The grant-maker supports and promotes excellence in the fields of science and medicine, the arts and humanities, education and health, and disability. More than £750m has been awarded in grants to about 10,000 projects over the past 58 years.
The awards are held every two years and recognise those who use their private wealth for public good. This year’s awards will be presented to recipients at a ceremony at the Scottish parliament in Edinburgh on 17 October.
It is only the second time that the ceremony has been held outside the US. The event was held at the Scottish parliament on the previous occasion.
Dame Janet Wolfson de Botton, who has been chair of the Wolfson Foundation since 2010, will collect the medal on behalf of her family. The foundation was established in 1955 by her father, Lord Wolfson of Marylebone, and his parents, Sir Isaac Wolfson and his wife, Edith.
Other recipients this year include Her Highness Sheikha Moza bint Nasser, chair of the Qatar Foundation for Education, Science and Community Development, and Sir Tom Hunter, the entrepreneur known as Scotland’s first "home-grown billionaire", who established the Hunter Foundation.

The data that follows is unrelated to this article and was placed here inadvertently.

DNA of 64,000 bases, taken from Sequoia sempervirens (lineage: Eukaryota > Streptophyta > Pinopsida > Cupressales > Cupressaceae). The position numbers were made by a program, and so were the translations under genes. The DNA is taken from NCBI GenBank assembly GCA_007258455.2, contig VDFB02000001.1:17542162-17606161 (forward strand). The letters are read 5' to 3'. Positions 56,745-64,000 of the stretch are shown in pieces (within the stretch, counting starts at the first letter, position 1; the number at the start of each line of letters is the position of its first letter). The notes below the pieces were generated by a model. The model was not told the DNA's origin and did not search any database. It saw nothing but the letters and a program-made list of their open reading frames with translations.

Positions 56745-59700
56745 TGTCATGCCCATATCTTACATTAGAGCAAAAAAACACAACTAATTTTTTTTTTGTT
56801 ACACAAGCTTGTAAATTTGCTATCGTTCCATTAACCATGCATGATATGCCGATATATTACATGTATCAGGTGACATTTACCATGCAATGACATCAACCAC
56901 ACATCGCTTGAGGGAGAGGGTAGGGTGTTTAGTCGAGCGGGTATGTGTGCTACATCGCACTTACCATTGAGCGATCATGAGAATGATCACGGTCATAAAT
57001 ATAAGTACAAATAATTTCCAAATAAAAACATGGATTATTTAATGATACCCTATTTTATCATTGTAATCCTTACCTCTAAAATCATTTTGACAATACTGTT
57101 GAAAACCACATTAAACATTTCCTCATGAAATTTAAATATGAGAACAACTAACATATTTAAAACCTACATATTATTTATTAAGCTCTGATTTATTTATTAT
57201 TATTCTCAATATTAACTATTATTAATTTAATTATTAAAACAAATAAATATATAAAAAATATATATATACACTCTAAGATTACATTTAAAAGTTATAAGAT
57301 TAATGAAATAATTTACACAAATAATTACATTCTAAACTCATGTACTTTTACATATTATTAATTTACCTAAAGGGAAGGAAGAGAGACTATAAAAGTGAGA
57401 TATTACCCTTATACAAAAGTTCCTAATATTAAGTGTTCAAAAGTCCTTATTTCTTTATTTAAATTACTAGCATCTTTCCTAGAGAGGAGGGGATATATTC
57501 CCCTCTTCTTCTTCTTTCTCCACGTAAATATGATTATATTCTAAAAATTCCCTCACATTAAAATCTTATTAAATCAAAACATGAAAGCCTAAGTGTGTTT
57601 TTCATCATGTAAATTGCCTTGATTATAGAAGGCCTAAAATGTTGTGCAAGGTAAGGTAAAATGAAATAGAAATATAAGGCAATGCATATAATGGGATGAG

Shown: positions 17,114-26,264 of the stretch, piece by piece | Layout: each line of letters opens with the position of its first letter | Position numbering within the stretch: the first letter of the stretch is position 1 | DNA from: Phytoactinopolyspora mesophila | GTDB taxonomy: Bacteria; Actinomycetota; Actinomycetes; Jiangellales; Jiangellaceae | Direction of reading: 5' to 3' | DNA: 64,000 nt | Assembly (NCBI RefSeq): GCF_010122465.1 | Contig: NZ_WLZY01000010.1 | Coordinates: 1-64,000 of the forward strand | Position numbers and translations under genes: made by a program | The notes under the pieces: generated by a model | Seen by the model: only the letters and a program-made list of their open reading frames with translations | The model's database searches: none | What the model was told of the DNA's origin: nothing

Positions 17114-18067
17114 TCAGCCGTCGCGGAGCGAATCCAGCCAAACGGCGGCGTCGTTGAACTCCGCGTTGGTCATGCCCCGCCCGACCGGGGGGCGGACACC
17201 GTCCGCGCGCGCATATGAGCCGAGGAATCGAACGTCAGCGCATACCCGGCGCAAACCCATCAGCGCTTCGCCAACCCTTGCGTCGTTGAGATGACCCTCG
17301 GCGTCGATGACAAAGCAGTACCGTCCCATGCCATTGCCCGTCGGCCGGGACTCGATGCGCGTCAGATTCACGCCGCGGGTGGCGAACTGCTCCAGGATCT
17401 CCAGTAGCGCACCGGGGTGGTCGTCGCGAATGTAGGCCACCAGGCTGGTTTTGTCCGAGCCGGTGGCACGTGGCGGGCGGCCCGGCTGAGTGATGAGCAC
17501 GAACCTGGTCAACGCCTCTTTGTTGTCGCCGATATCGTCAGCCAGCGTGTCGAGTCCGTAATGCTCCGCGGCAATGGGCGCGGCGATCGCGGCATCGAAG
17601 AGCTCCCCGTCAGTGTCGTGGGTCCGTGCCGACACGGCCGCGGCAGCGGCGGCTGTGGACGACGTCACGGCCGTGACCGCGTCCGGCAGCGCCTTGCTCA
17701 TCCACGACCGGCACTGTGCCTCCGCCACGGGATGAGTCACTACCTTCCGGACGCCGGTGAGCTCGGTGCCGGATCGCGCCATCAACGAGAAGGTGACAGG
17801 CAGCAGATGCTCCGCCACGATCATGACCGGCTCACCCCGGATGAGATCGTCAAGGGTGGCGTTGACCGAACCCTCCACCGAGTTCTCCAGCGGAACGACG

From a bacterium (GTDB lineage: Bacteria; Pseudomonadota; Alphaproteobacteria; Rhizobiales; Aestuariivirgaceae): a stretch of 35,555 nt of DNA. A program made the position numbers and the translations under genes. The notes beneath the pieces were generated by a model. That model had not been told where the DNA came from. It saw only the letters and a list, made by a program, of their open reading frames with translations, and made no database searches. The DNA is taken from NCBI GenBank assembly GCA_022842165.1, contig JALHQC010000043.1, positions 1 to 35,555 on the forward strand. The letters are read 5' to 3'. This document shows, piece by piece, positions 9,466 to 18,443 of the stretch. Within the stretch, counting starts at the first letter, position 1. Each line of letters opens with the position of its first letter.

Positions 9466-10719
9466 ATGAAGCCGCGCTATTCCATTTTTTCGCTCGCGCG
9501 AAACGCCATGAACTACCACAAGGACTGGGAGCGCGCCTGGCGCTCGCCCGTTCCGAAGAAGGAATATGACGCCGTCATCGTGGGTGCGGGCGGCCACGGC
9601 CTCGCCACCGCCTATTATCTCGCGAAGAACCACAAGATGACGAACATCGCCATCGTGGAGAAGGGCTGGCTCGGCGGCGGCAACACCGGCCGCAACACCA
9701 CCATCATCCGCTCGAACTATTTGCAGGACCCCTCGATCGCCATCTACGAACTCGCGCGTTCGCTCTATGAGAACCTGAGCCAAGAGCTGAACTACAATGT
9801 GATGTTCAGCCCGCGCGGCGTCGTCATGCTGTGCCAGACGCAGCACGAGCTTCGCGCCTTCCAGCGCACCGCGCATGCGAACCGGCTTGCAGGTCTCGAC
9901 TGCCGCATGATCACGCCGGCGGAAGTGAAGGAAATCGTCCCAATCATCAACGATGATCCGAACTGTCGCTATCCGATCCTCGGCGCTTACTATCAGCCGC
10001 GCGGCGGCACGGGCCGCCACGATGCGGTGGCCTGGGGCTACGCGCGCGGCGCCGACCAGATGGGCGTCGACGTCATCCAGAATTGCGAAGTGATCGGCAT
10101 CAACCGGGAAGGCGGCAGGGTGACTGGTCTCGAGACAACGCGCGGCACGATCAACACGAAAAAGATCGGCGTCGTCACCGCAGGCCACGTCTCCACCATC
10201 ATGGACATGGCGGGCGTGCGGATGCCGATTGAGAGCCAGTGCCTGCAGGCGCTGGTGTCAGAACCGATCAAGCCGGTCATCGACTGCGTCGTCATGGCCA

Past winners include the Rockefeller family, the Gates family, the Sainsbury family, the Cadbury family, New York Mayor Michael Bloomberg and Pierre Omidyar, the founder and chair of eBay.
The Carnegie Medal of Philanthropy was established in 2001 to mark the centenary of Andrew Carnegie’s retirement from business and the beginning of his philanthropic efforts.
Carnegie, whose family emigrated from Dunfermline to the US to escape a life of poverty in Scotland, made his fortune in steel and became the world’s richest man.
Wolfson de Botton said: "I am delighted and honoured to receive the Carnegie Medal on behalf of my father, and I would like to pay tribute to him and to my grandparents who established the foundation."
Paul Ramsbottom, chief executive of the foundation, said: "The Wolfson Foundation, led by three generations of the Wolfson family, has maintained a continued focus on promoting and supporting excellence in British society. These are difficult times for all fundraising organisations and I am glad that we have been able to maintain and even increase our grant-making in recent years."